Wednesday 1st of December 2021

the gnats agree to "no emissions " by 2050...


Consistency, persistence and stubbornness. They can be tremendous virtues, so long as you are sure you are right.

And, if you're not, then as economist John Maynard Keynes is said to have stated: "When the facts change, I change my mind. What do you do?"

National Party leader Barnaby Joyce and his key lieutenants may finally have capitulated after months of internal bickering over whether to endorse a carbon emissions reduction target at the upcoming climate summit in Glasgow.

The last-minute deal was short on detail, with vague mentions of regional jobs and uranium but nothing on renewables.

In the process, the party has left itself exposed, with climate and energy policies increasingly at odds with those who live, operate and invest outside the capitals, including its rural constituents and, in particular, the world's biggest miners.

Just compare these two announcements from last Thursday.


"We have not said we are doing this," Mr Joyce told reporters in Canberra when questioned over whether the party would support Prime Minister Scott Morrison's proposed net zero target.

"That decision is yet to be made.

"I'm sure everyone understands that it's not a foregone conclusion that the Nationals agree to this, not by a long shot."

A few hours earlier, Rio Tinto's recently minted chief executive, Jakob Stausholm, was saying exactly the opposite. The miner, he announced, would spend $10 billion to treble its 2030 carbon reduction targets from 15 per cent to 50 per cent within the next nine years.

"We have a clear pathway to decarbonise our business and are actively developing technologies that will enable our customers and our customers' customers to decarbonise," he said.

Rio Tinto is Australia's biggest iron ore exporter and one of the world's largest aluminium producers. The decisions made in its boardroom, along with BHP and Fortescue Metals — both of which also have jumped headlong into a low emissions future — have rendered the petty bickering and posturing from Canberra irrelevant.


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net zeroes...

Australia will make a formal pledge to cut greenhouse gas emissions to net zero by 2050 after Nationals MPs backed the goal in a tense meeting on Sunday that cleared the way for policies within days to adopt cleaner fuels, electric vehicles, and more renewable energy.

Prime Minister Scott Morrison is expected to ask federal cabinet to endorse the target on Monday and finalise a policy package with measures such as investments in hydrogen energy and rewards for farmers to offset emissions. The package will be revealed before he departs on Thursday for a G20 meeting in Rome and a United Nations climate summit in Glasgow where he will be asked to commit to net zero.

But Nationals leader and Deputy Prime Minister Barnaby Joyce refused to reveal the conditions he had gained from Mr Morrison over the weekend to secure the agreement, leaving the cost of the deal to be confirmed after cabinet has set the target.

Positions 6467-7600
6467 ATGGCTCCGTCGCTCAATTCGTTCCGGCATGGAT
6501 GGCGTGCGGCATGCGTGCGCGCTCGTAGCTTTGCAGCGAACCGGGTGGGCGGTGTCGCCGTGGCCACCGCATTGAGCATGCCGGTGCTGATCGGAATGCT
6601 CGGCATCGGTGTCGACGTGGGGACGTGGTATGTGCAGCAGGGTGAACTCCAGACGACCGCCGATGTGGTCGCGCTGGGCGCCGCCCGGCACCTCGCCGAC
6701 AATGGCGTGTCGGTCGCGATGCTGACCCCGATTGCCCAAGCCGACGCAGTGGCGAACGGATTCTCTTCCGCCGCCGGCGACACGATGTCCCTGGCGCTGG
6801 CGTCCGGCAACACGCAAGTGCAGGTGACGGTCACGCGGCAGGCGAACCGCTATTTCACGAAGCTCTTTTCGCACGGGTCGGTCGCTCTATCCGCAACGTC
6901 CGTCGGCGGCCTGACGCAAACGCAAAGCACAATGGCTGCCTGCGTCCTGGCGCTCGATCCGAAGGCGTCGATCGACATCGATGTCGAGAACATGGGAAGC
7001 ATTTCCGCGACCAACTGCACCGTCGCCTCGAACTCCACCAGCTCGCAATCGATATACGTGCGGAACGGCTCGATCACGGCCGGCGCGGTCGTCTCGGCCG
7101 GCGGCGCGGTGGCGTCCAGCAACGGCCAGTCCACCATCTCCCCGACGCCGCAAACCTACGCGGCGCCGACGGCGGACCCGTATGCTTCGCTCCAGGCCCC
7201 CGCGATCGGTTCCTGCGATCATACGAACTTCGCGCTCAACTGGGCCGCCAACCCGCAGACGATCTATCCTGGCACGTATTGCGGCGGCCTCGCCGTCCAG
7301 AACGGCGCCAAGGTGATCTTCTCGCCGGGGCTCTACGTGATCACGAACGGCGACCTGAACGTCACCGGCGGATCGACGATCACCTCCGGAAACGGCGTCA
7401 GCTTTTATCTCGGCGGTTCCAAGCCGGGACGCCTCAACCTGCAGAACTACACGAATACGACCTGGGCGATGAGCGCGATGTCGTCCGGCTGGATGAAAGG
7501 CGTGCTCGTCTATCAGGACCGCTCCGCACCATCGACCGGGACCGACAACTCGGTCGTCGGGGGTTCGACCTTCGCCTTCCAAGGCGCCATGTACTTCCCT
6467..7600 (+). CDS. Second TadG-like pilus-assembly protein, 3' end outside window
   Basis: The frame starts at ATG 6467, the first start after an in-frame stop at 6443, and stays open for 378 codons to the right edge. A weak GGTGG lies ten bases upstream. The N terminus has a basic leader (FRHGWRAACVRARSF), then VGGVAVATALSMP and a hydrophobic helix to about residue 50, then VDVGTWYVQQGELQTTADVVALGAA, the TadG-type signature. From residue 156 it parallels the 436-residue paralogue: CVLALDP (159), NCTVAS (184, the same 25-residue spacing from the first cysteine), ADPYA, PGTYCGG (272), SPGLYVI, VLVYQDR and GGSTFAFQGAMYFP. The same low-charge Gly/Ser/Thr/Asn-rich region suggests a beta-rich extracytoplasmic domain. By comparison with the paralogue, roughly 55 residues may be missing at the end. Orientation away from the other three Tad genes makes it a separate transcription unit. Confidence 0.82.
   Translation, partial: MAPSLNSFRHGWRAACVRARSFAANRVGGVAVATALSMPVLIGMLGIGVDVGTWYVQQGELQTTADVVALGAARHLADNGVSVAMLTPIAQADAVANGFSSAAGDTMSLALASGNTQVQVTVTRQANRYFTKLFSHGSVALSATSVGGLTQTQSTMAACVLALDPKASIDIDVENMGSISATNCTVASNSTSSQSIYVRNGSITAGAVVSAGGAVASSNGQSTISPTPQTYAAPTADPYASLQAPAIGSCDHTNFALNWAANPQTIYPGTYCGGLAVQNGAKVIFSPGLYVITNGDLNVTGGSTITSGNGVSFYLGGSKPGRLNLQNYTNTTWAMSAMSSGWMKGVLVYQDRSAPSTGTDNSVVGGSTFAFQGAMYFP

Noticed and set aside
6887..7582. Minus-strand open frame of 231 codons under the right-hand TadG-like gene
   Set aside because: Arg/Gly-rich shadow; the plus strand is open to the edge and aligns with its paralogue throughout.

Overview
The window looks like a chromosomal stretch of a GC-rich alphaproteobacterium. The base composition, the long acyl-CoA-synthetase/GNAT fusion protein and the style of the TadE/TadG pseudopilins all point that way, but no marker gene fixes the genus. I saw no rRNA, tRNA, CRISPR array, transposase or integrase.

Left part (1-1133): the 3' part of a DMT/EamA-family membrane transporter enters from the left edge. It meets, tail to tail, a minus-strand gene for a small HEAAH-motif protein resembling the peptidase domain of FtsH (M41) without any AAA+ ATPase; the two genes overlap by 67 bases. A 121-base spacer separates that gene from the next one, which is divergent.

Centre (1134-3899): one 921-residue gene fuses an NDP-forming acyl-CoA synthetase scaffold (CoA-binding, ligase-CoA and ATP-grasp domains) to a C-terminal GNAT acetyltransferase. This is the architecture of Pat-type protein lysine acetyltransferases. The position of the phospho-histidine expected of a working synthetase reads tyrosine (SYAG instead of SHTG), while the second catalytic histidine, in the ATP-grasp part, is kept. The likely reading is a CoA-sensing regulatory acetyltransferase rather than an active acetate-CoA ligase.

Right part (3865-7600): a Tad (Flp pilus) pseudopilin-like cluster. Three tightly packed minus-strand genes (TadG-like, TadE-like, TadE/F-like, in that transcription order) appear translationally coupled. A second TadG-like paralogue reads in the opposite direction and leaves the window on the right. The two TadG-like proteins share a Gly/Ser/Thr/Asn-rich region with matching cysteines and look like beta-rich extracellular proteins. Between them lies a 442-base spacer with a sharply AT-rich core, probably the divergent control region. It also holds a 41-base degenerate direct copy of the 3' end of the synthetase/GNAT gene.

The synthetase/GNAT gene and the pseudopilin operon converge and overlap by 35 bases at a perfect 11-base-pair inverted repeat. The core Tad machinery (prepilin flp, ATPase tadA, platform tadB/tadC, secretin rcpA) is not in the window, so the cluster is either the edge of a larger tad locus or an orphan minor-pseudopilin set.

The policy package is expected to forecast more use of electric vehicles in a reversal from the Coalition rhetoric from its attacks on Labor for proposing more EV use less than three years ago, highlighting the wider shift inside the government on climate policy.


Mr Joyce told Mr Morrison of the outcome shortly after a meeting of the Nationals party room ended on Sunday with a majority accepting the target while demanding concessions for regional Australia.

While a core group of Nationals objected to the net zero target, the goal had enough support to allow Mr Joyce to seal an agreement with Mr Morrison and clear the way for new climate change forecasts and policy measures to be revealed after Parliament resumes on Monday.


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blind-tasting the pork...

This skewers the government’s climate policy (“The Nationals get reward for agreeing to harm the regions”, October 25). Firstly, how are these “boondoggles” going to be paid for, if not through higher taxes on the rest of us? So much for “technology, not taxes”.

- David Rush, Lawson



I find it curious that the Nationals, who once talked about a carbon price being too expensive, have found it within themselves to extract tens of billions for the net zero pledge (“Nation to go carbon neutral by 2050”, October 25). It’s strange that once upon a time, the polluters paid the taxpayer, now taxpayers are paying the polluters. It’s clear we’re doing it wrong.

- Jasper Lee, Ashfield



Barnaby Joyce wanted to see the menu before signing up to any carbon reduction policy. He said nobody would sit down to lunch if they didn’t know how much the meals cost. But he now says Australian voters have to eat whatever it is he has ordered without knowing the cost, or what the meal is or what the options were.

- Dave Snell, Enmore



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